This is probably the last chapter I'll post for a while, but I think it's a good one. It introduces another primary character, drops in another plot element and ups the stakes. It isn't absolutely polished yet, put it's getting close.
“Suicide, my ass.”
“There was a note.”
“Big fucking deal. That doesn’t mean anything. If the cops are on top of it, they’ll have a handwriting expert look at the signature. Bet my Harley it’s forged.”
“I’m sure they’ll look into it.” I was looking at the lower half of Gator’s body, sticking out from underneath the front end of a 1957 Chevrolet Bel Air. The car was up on ramps, and Gator was beneath it on a dolly.
“Where did you say this happened?” He’d not seen the news, which didn’t surprise me.
“The fish camp is in Barlow County.”
He rolled out from under the car, sat up and looked at me with his good eye. He wore a patch over the other. Gator looked like the prototypical Harley guy. He was large man with a broad frame and long black hair going gray, pulled back in a ponytail over which he wore a doo-rag, and a Fu-Manchu mustache that matched his hair. He wore a sleeveless black tee shirt that displayed well-developed, tattooed biceps. Worn out jeans, and black cowboy boots. The eye-patch gave him a pirate-type appeal.
He laid down the wrench he’d been holding and stuck his hand up to me. I took it, braced my feet and pulled. He groaned as he got to his feet. He took an oil-stained rag from the back pocket of his jeans and wiped his hands, frowning. He removed his doo-rag and wiped his forehead.
“That’s different, then.”
“Let’s go inside and I’ll tell you,” he said, leading the way from the detached garage in his back yard. His old Bassett hound, Bullet, had been lying in the shade of Gator's pick-up, and he gradually raised himself to his feet, wagging his tail as he followed us. We crossed the yard to the house, and I noticed that Gator’s limp seemed to have become more pronounced. The limp was from an injury sustained many years ago in a motorcycle accident. He’d lost his eye at the same time.
He never called it an accident. He called it the “reckless pursuit of justice.” He had been a bounty hunter in Savannah, Georgia, and he’d been in a high speed chase with a fugitive who was fleeing charges of distributing cocaine. Gator wrecked the bike when a passenger in the car he was chasing had leaned out the window and taken a shot at him. The bullet hit his helmet and shattered the face-shield and one of the fragments had lodged in his eye. He lost control of the motorcycle, ran off the road and hit a stop sign, nearly severing his left leg. The car he was chasing ran the stop sign and was struck by a tractor-trailer, and the fugitive and his partner had been killed. Gator’s leg was destroyed, but the surgeons had managed to piece it together and save it.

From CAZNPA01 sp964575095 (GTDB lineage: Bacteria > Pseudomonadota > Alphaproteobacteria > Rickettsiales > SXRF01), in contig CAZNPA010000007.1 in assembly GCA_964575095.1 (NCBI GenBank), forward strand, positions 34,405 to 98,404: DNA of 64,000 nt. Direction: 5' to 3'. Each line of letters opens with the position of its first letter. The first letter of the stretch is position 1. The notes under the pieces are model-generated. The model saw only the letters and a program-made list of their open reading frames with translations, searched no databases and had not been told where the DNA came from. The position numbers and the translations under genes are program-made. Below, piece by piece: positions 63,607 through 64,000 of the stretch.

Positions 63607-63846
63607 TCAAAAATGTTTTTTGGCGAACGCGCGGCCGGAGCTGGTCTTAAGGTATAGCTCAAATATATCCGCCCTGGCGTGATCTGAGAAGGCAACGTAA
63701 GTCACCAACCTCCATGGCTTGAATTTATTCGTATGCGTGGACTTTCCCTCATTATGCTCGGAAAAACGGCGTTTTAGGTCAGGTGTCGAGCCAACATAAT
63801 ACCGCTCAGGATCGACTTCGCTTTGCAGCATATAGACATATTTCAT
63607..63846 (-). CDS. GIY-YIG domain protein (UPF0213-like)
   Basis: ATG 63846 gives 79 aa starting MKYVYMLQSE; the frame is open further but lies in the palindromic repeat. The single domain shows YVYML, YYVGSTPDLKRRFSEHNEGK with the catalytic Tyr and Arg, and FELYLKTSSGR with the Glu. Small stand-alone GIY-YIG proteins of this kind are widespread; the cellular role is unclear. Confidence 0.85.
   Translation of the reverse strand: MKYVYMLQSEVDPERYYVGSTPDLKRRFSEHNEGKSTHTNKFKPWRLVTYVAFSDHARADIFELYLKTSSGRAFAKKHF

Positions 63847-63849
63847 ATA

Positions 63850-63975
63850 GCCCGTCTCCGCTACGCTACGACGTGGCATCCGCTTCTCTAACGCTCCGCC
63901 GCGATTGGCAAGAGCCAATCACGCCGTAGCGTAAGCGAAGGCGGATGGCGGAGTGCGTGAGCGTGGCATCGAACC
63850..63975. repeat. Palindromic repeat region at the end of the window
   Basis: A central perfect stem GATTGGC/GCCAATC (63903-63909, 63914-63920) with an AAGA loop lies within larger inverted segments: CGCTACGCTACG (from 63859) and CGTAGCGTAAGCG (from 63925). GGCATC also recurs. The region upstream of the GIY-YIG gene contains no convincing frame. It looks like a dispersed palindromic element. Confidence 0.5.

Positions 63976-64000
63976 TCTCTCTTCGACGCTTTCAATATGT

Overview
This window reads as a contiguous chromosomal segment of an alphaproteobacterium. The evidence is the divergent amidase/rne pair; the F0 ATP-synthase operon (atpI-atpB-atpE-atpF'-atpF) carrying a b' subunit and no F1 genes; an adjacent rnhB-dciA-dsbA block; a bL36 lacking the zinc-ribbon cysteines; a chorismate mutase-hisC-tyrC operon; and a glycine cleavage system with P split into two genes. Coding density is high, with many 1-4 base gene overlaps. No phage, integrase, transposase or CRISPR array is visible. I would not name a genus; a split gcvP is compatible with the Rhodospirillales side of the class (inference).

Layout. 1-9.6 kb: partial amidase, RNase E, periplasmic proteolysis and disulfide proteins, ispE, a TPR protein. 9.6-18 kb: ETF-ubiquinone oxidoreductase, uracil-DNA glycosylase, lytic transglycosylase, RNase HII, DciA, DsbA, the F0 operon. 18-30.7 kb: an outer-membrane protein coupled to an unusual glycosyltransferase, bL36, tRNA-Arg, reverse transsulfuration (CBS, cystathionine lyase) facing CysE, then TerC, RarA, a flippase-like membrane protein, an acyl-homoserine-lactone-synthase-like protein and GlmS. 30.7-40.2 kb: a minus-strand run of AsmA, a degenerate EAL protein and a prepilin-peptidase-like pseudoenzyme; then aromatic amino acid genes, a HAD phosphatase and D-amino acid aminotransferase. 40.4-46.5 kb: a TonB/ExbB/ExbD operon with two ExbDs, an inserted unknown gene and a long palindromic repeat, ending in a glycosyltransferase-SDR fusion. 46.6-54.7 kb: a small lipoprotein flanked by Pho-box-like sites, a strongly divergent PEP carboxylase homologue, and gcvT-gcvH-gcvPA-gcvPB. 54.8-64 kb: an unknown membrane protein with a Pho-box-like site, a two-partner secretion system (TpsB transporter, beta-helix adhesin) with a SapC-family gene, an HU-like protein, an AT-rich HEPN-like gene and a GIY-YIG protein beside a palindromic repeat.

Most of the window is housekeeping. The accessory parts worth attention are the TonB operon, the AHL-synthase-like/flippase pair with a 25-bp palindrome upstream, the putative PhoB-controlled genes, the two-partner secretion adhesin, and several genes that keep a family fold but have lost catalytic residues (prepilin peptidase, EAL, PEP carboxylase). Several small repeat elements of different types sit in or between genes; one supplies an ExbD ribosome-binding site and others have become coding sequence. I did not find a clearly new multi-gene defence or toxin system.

We went in through the back door and I followed him to the kitchen. He pulled a pitcher of tea from the refrigerator, filled two glasses with ice, and poured them full. Then he took an orange from a fruit bowl and sliced it into wedges, squeezed a wedge into each glass and handed one to me. Gator’s iced tea was the best in the land, bar none. I took a healthy swallow and was instantly refreshed. Two more swallows and the glass was empty. I helped myself to a refill.
Gator picked up the pitcher. “Might as well bring this with us,” he said, and limped out to the screened porch on the back of his house. The back yard was shaded by several mammoth live oaks dripping with Spanish moss, and was bordered by the Amelia River. We sat in rocking chairs and propped our feet on old wooden wire spools. He put the pitcher on the short table between our chairs, within easy reach for either of us. Bullet lay down in front of us, resting his sagging face on his front paws.
“So, what’s different about Barlow County?” I asked.
He pursed his lips and stroked his mustache with a thumb and index finger.
“Ever heard of the Dixie Mafia?”
“Dixie Mafia? I’ve heard bits and pieces. I don’t really know much about them. I thought they kind of fell apart back in the eighties.”
“That’s true, to an extent. The Dixie Mafia was never a true mafia type organization, with families and Dons and shit like that. The best way I can describe it is they were a loosely organized network of convicted criminals and crooked politicians, located primarily in small towns across the Deep South. Louisiana, Mississippi, Georgia, Florida, with hubs in bigger cities like Atlanta and Baton Rouge, even Jacksonville. They were mostly involved in moving stolen goods, gambling, contract hits, and importing drugs. Most of the members were recruited while in prison, but many of the major players were police officers and sheriffs.”